With your saw de-energized remove the insert and remove the riving knife, then place the insert back over the blade and lower the blade completely into the table. We'll be bringing the blade up through the plywood base to create a reference cut which we'll align the back fence to.
Place the sled into the mitre track and place the plywood directly over the lowered blade. Start the saw and slowly raise the blade until it's about 1" higher than the surface of your plywood base, steadying the plywood with your other hand (away from the blade) as needed to prevent the plywood from wandering during the cut.
Kerf is the material that is removed when cutting and it's equal to the thickness of the blade, this is described in more detail in the Table Saw Class.
Turn off saw and de-energize for the next steps.
Step 11: Select Wood for Sled Back
The sled back fence is the only other piece of wood that needs to be precise for this sled. This back fence will be where you align your wood to be cut in reference to the saw blade, so it needs to be square and perpendicular to the blade.
Use the tri-square to ensure your wood choice is completely square and straight. Like the front fence, the back fence wood should be as long as your sled is wide.
Step 12: Glue Sled Back
With the saw de-energized and the blade extended up through the plywood, place the tri-square against the face of the blade. Know that the saw teeth are slightly wider than the face of the saw, so make sure your tri-square misses the teeth and sits flush against the blade face.
With the tri-square flush against the blade align your square back fence to the perpendicular arm of the tri-square to locate it 90° to the blade.
Apply a small bead of glue to the back fence and place on the plywood. This is the most critical part of the entire sled, as misalignment here will result in every cut made on the sled being at an angle. Take the time to ensure your back fence is totally perpendicular to the saw blade.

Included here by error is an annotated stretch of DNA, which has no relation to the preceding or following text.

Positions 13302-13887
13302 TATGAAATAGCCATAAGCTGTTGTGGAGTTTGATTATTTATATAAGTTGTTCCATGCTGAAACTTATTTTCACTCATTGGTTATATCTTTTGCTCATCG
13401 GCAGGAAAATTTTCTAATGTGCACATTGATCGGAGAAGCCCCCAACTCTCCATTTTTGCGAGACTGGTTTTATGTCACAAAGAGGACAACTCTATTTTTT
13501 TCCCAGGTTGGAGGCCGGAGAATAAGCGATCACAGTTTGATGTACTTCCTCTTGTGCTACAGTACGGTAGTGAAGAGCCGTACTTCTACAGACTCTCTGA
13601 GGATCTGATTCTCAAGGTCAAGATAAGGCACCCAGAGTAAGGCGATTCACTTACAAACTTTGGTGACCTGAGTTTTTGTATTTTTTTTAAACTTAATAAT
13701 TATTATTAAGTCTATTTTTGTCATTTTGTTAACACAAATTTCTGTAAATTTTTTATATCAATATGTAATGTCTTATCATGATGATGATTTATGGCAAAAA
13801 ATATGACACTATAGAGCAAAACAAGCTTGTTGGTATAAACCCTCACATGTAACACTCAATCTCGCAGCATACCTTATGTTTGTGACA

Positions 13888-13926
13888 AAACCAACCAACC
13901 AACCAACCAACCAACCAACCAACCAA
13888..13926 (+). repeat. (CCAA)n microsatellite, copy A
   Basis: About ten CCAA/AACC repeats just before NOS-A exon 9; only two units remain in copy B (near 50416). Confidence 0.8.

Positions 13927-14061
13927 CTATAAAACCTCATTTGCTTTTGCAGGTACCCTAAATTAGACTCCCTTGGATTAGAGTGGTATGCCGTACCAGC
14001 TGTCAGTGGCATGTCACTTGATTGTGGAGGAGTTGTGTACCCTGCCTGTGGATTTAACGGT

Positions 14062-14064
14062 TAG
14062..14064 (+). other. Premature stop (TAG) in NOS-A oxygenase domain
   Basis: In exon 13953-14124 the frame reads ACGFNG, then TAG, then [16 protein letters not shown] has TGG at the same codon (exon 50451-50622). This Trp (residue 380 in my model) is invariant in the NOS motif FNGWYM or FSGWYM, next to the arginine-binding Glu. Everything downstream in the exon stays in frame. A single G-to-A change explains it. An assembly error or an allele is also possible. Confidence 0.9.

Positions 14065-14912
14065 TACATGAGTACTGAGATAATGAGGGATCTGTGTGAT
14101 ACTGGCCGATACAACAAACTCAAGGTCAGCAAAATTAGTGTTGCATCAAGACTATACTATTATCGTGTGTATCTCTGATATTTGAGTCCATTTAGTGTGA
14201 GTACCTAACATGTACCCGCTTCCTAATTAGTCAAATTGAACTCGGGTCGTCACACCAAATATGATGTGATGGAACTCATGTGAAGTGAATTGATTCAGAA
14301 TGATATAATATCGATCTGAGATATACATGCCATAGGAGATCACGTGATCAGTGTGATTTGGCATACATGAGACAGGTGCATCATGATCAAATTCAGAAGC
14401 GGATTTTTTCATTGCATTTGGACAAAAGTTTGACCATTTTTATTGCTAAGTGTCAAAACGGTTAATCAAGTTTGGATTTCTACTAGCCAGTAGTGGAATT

Step 13: Examine
Reposition the tri-square on either side of the blade to check the back fence for squareness.
When satisfied the back fence is aligned perpendicular to the saw allow the glue to dry overnight before moving.
Like with the hardwood track, after the glue has dried you can flip over the sled and drill and countersink openings to attach the back fence with screws.
When the back fence is secured, raise the blade up about ½" higher than the surface of the plywood and run the sled through the blade completely. your sled is functionally complete!
Now, how do we know it's accurate?
Step 14: Check Accuracy (5-cut Method)
To check the accuracy of the sled we'll use the 5-cut method, cutting a piece of scrap 5 times, rotating after each cut, to see the deviation from perpendicular.
By making multiple subsequent cuts on the same piece of wood, the resulting 5th cut will have magnified the error and show us our deviation.